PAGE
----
This rather quaint old media saying is not just funny – it might also still be true. Especially for high quality graphically rich content.
Web 2.0 evangelists have been promising us for some that we would be able to pipe time shifted high quality content of all kinds across the Net. But this month something happened in the United Kingdom, that might portend massive upheavals for the Internet Service Providers (ISPs) and put a spanner in the works of broadcast industry web dreams.
And the significant event is? – the launch of the BBC iPlayer a month ago.
The iPlayer is a very different & dangerous beast from video aggregation websites like YouTube says Telco 2.0, because:
- It is heavily promoted on the BBC broadcast TV channels. The BBC had a 42.6% share of overall UK viewing in 2006/7 and therefore a lot of people already know about the existence of the iPlayer after one month of launch.
- It is a high quality service and is designed for watching whole programmes rather than consumption of small vignettes. This is sharp contrast to the current #1 streaming site, YouTube.
- It’s not reliant on advertising funding.
The Register spells out the damage the iPlayer is doing to business models.
In only its first month of service, iPlayer pushed up ISP costs by 200 per cent, from 6.1p per user to 18.3p per user. This obliges ISPs who are simply BT resellers – and most are – to order more pipes; yet there’s no extra income. Remember that this is the low-bandwidth version of iPlayer, not the high resolution, high traffic P2P service, which uses much more bandwidth. And of course, it’s early days – we’re at the beginning of the iPlayer adoption curve. January’s figures involve just 19 minutes of TV per viewer for the month.
In other words, viewing iPlayer today costs your ISP a penny a minute – but the ISP isn’t gaining any additional revenue from you. Nor is it being subsidised by the content provider, the BBC, to carry those streams.
…The analysis makes grim reading for anyone who doesn’t own and operate a major network.
Telco 2.0 lays the fault at the door of the all you can eat business model.
The data reinforces our belief expressed in our recent Broadband Report that “Video will kill the ISP star”. The problem with the current ISP model is it is like an all you can eat buffet, where one in ten customers eats all the food, one in a hundred takes his chair home too, and one in a thousand unscrews all the fixtures and fittings and loads them into a van as well.
ISP’s that own their own Network, like the UK’s Virgin (who has a dedicated cable TV Network) and BT (Who owns all of the Network right to the homes) do better.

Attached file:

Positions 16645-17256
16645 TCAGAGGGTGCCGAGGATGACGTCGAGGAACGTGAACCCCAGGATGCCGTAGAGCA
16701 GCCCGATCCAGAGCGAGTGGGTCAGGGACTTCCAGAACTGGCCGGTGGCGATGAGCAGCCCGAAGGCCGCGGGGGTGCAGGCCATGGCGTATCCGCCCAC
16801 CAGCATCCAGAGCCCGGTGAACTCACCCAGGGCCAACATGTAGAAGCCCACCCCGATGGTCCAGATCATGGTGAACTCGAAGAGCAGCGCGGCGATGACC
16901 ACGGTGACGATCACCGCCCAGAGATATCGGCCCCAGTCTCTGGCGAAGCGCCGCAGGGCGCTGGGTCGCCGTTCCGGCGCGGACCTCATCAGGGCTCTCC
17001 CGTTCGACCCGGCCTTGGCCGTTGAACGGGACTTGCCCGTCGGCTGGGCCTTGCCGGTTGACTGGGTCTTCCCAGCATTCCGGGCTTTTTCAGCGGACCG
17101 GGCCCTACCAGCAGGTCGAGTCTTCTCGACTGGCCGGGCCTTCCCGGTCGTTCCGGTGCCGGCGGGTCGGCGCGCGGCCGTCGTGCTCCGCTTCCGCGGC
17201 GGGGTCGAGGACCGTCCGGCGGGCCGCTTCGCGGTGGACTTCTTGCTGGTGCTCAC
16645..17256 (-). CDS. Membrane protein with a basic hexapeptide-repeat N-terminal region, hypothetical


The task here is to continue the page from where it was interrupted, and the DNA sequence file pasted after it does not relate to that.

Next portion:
This suggests industry consolidation – the end of the small ISP resellers – will follow. And perhaps the end of the all you can eat model.
Michael Graef, British documentary filmmaker gave his thoughts on the impact of the web and sites like YouTube on filmmaking in this weeks Media Guardian(registration required). Graef seems to a loss as to why large numbers of viewers are choosing to watch grainy amateur footage on YouTube over TV. He reckons independent documentary makers have on the one hand lots of opportunities, but laments the conservatism of broadcast commisioning.
Much of the current improvised style goes back to the 60s, when lightweight equipment provided mobility undreamt of by previous documentary-makers. Portable cameras were able to follow action as it happened, rather than stage it as so many of the masters did. Smaller cameras made possible both the best and worst of observational film-making.This also changed the language: once controversial grainy handheld images are now commonplace to convey action and immediacy. Big Brother draws millions. It is descended from innovative film-makers such as Dziga Vertov and Andy Warhol setting up a fixed camera on the street. Now we can peer into bedrooms and sitting rooms or watch streets all over the world. Surprising numbers choose this over whatever is on telly. Go figure.
The launch of Channel 4, Five and the opening of the BBC to independent producers have created scores of opportunties for independent producers he says. And today there are even more digital channels and another window of opportunity at the BBC offering a further 25% of their output to indies. But Roger ain’t happy: